Kansas City is about to chase Alice, the Cheshire Cat, the Mad Hatter, and Carroll’s menagerie of other curious characters down the rabbit hole. Commemorating the book’s sesquicentennial, the Kansas City Public Library and Mid-Continent Public Library are spearheading a two-month Great City | Great Read celebration of “Alice’s Adventures” featuring lectures and other special events, youth programs, book discussions, film screenings and an art exhibit.
“I don’t know what else has had that kind of resonance,” says University of Missouri-Kansas City film professor Mitch Brian, who will be one of the featured speakers. Maybe L. Frank Baum’s “The Wizard of Oz,” he says. Or outside of the Bible and Shakespeare’s works, maybe nothing in the written language.
Jazz singer Angela Hagenbach will pair the music of John Coltrane with her original lyrics inspired by the book. Her production, which will be performed twice, sets the story in the free-spirited 1960s and makes Alice a student of jazz studies.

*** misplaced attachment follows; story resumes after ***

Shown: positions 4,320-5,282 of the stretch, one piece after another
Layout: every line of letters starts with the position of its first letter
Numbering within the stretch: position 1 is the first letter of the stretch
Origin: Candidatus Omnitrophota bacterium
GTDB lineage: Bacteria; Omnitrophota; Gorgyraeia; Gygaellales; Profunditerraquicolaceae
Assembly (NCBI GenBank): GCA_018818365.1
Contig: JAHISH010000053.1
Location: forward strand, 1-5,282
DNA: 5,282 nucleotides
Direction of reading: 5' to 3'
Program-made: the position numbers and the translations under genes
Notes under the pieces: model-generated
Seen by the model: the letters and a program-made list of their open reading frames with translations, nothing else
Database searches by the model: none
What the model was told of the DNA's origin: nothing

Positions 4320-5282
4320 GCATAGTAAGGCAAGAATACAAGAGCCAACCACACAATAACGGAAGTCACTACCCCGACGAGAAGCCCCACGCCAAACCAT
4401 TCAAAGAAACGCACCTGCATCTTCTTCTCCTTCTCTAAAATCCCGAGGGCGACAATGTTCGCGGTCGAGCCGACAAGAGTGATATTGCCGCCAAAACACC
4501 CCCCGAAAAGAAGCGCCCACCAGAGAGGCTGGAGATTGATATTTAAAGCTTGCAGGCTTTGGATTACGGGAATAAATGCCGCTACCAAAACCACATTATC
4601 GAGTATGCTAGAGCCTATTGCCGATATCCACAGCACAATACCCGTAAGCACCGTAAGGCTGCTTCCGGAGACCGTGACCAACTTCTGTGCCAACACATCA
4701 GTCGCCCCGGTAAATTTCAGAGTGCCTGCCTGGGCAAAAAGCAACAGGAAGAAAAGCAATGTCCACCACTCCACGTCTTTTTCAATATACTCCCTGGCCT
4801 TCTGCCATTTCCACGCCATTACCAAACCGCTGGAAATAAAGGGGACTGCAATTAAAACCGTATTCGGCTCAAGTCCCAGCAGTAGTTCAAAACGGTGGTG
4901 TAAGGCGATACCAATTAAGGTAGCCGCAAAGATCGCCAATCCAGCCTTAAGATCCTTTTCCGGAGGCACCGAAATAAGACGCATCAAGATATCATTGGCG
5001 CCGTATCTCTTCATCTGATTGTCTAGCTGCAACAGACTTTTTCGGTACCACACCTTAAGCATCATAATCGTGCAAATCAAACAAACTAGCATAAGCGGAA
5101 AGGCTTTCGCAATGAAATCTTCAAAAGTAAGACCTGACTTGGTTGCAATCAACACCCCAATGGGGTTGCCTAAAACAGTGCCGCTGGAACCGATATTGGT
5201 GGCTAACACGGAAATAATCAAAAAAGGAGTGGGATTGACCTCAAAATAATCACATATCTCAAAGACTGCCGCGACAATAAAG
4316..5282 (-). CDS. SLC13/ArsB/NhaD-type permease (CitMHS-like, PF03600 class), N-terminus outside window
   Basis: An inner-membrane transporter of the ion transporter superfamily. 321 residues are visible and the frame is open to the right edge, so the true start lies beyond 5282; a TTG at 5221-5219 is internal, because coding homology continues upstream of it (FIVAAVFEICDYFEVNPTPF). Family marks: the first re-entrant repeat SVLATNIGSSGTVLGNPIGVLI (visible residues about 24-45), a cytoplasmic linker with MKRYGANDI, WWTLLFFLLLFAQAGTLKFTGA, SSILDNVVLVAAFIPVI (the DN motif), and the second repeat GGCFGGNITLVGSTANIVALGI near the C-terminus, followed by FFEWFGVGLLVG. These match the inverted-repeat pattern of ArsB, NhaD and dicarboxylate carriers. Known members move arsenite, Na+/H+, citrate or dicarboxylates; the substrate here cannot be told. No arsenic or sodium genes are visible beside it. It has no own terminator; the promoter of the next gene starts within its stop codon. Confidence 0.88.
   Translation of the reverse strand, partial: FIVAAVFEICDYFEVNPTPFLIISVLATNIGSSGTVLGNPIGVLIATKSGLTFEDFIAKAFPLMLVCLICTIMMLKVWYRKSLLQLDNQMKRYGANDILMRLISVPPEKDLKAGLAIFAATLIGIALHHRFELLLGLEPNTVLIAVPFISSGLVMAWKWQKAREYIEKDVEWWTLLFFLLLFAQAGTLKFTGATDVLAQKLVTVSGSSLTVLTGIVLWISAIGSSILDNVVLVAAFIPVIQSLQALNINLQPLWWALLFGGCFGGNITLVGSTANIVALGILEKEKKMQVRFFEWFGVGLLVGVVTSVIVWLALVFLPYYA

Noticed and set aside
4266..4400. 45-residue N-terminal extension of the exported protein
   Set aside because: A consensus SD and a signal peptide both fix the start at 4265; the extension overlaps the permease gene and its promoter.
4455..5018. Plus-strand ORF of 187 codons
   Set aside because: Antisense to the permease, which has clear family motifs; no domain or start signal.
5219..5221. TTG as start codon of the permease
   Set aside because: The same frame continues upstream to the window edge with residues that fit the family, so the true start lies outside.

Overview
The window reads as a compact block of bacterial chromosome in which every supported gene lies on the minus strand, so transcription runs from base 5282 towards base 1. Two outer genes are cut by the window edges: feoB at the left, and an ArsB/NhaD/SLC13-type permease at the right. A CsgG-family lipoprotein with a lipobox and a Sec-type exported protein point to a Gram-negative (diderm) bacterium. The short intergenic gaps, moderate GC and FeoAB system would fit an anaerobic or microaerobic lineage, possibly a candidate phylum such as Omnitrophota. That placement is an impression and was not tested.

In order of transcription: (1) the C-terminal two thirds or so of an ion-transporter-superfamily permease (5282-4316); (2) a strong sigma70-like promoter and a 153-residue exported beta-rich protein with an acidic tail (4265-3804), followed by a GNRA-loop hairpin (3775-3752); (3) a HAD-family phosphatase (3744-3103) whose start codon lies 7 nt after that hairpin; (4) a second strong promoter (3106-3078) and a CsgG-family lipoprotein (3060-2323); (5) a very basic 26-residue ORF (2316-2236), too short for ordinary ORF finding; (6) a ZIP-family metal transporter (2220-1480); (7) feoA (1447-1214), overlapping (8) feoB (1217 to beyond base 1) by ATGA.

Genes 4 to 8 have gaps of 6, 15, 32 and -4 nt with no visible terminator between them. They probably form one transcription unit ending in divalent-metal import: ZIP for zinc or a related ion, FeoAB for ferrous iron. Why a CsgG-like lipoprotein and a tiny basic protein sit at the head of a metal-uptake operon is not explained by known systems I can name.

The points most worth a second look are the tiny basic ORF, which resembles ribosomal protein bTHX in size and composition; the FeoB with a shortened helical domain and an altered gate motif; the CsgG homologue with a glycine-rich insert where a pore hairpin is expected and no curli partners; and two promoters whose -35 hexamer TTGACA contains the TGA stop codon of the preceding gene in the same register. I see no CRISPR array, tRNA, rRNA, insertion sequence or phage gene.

Hagenbach, a Kansas City native, recalls reading “Alice’s Adventures” for the first time when she was about 9, then coming back to the book two or three times in her youth. “It’s just so smart,” she says. “Each time you read it, you find more that either you didn’t notice or you’ve had some life experiences that have allowed you to grow and expand in a different direction. You read the same thing, but it says a lot more to you each time around.”
That’s a start in explaining the enduring popularity of a story that dates to the Victorian age, conceived by an Oxford mathematician with a religious bent.